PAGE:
Iowa police identify Scott Michael Greene as suspect in ambush-style slaying of two officers
Police in Urbandale, Iowa set a blockade after two police officers were shot and killed in separate attacks described as "ambush-style" in Des Moines, Iowa, U.S. November 2, 2016. REUTERS/Brian Frank

Police in Iowa were searching for a suspect on Wednesday hours after two police officers were killed in separate "ambush-style" shootings as they sat in their squad cars.


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Police are searching for a local man named Scott Michael Greene, 46, who should be consider armed and dangerous, TV station KCCI reported. They released a photo showing the suspect, a white man with a light beard, and described him as "armed and dangerous."

One officer was found dead about 1 a.m. local time in Urbandale, an affluent suburb of Des Moines. The second officer was found dead about 1:30 a.m. local time in the city, NBC News reported.

"These officers were ambushed," Des Moines police department spokesman Paul Parizek told a news conference, adding that they were shot while sitting in their patrol cars about 2 miles (3 km) apart.

"There is a clear and present danger to police officers right now," he said.

The apparently unprovoked attack comes two years after two New York Police Department officers were shot dead while sitting in their patrol car in Brooklyn, by a man who said he wanted to avenge the deaths of unarmed black men killed by police.

A police cruiser at the site of the Des Moines shooting was riddled with three bullet holes, according to a Reuters witness there.

Police were conducting a manhunt for the suspect or suspects throughout the area, Parizek said.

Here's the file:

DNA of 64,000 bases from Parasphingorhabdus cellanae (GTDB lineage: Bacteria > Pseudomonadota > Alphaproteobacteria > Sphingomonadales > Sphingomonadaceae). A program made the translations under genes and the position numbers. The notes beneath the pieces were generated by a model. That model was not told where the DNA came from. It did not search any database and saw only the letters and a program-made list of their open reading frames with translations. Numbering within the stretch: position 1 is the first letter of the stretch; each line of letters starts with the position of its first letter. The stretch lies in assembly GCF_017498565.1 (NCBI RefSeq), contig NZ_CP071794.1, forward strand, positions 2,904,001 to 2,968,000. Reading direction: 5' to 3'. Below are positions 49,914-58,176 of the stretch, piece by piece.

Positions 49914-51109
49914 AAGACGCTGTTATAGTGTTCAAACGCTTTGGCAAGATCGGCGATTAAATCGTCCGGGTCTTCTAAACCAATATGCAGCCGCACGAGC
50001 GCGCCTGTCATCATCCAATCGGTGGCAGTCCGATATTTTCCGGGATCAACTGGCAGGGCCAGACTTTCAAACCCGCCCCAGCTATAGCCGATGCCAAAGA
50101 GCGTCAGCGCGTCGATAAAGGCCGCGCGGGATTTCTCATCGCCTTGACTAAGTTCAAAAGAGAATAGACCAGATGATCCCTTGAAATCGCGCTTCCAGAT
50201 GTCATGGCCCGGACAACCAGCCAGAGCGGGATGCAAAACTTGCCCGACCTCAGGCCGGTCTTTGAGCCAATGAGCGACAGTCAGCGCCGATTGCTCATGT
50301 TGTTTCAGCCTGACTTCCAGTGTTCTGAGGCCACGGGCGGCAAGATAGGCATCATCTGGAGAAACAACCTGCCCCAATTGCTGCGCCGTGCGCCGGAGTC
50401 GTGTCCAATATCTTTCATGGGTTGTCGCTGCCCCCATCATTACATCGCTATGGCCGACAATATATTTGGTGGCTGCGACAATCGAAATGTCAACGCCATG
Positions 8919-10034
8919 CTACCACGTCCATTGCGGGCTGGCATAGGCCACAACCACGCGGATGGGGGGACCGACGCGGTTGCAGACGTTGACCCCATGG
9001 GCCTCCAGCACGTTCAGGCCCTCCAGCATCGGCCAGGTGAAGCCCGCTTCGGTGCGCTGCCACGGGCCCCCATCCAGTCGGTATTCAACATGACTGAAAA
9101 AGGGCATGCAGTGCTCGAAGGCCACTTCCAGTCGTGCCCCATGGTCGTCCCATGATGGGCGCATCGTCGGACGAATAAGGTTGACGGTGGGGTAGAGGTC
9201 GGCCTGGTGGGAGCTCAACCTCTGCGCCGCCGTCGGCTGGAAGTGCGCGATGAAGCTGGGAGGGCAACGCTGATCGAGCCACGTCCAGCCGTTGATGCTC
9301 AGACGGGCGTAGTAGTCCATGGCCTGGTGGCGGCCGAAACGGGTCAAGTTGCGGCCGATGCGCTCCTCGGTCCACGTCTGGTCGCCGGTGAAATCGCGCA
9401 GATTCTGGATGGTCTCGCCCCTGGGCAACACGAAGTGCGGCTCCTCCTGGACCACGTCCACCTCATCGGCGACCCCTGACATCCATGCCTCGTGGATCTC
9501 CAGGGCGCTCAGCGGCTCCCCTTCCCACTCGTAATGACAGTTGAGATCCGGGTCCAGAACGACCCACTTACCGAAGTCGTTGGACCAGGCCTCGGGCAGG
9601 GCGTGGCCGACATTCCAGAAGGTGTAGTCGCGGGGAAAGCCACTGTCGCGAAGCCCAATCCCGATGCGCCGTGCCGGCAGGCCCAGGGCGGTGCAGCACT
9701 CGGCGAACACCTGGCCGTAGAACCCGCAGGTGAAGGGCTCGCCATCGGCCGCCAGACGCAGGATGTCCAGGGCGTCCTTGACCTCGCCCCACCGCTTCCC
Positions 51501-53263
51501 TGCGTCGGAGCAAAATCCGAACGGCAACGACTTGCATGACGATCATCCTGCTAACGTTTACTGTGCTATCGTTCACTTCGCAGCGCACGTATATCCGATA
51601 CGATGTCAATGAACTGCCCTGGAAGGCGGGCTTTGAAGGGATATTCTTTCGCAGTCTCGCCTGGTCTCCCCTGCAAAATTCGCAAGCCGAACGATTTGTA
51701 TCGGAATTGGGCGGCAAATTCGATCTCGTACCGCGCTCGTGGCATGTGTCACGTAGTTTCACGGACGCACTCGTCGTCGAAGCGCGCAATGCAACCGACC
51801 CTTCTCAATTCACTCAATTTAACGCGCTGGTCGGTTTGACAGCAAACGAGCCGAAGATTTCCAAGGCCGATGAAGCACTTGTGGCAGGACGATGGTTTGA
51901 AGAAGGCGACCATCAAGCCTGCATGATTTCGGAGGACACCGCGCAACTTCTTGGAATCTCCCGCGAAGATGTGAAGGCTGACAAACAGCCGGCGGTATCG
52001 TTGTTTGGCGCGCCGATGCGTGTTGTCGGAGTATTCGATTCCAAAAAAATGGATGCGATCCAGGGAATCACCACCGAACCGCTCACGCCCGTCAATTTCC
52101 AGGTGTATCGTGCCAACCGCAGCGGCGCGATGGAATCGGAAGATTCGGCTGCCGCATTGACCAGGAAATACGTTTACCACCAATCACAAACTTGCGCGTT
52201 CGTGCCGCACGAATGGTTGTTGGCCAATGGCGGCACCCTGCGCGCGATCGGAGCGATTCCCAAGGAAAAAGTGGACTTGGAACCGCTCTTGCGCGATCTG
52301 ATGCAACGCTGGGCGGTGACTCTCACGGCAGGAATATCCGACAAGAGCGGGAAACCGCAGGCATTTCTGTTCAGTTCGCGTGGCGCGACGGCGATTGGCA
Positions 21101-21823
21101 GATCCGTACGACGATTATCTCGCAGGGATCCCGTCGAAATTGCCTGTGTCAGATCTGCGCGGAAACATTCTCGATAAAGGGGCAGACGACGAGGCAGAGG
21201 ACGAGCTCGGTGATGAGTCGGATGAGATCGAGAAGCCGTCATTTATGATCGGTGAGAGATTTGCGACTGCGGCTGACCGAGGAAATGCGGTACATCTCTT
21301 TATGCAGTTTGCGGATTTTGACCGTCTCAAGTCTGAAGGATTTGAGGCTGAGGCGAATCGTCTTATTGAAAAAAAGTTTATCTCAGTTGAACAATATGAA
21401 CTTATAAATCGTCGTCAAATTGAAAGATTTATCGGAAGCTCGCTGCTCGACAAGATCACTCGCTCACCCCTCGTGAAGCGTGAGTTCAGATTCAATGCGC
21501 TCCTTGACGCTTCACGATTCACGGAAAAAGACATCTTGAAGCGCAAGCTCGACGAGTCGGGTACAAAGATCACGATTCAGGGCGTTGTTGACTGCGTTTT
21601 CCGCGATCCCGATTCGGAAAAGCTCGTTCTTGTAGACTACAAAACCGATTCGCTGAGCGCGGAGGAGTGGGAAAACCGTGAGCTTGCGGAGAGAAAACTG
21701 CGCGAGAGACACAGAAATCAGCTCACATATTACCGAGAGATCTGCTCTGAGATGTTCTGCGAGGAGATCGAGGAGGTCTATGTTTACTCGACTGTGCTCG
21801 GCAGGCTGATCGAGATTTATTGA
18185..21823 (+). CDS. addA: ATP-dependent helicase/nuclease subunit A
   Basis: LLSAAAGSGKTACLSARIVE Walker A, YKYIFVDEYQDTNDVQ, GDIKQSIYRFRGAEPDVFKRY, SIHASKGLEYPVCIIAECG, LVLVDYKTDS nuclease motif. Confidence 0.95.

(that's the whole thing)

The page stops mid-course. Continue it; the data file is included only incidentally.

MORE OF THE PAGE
"An attack on public safety officers is an attack on the public safety of all Iowans," Ben Hammes, a spokesman for Governor Terry Branstand, said in a statement. "We call on Iowans to support our law enforcement officials in bringing this suspect to justice."

Before the shootings in Iowa, 50 police officers had died by gunfire, two accidentally, in the line of duty in the United States this year, according to the Officer Down Memorial Page website.

"To see this pattern that is developing - that's what's unconscionable," said House of Representatives Speaker Paul Ryan during an interview with radio host Hugh Hewitt. "If it's a random, mentally ill person, it's one thing. But it's people consciously going out and doing this.

"We have a lot of work to do in our communities to heal."

Wednesday's shootings come seven months after two Des Moines officers were killed when their vehicle was hit by a wrong-way drunken driver. Another Des Moines police officer died in a motorcycle accident in August.

Officers in Dallas and Baton Rouge, Louisiana, were the targets of deadly ambushes earlier this year after police killed two black men in separate incidents in a Minnesota suburb and Baton Rouge. Philadelphia police officers have been deliberately targeted by a gunman twice this year.

(Reporting by Brendan O'Brien in Milwaukee and Gina Cherelus, Dave Ingram and Michael Flaherty in New York; Writing by Scott Malone; Editing by Lisa Von Ahn)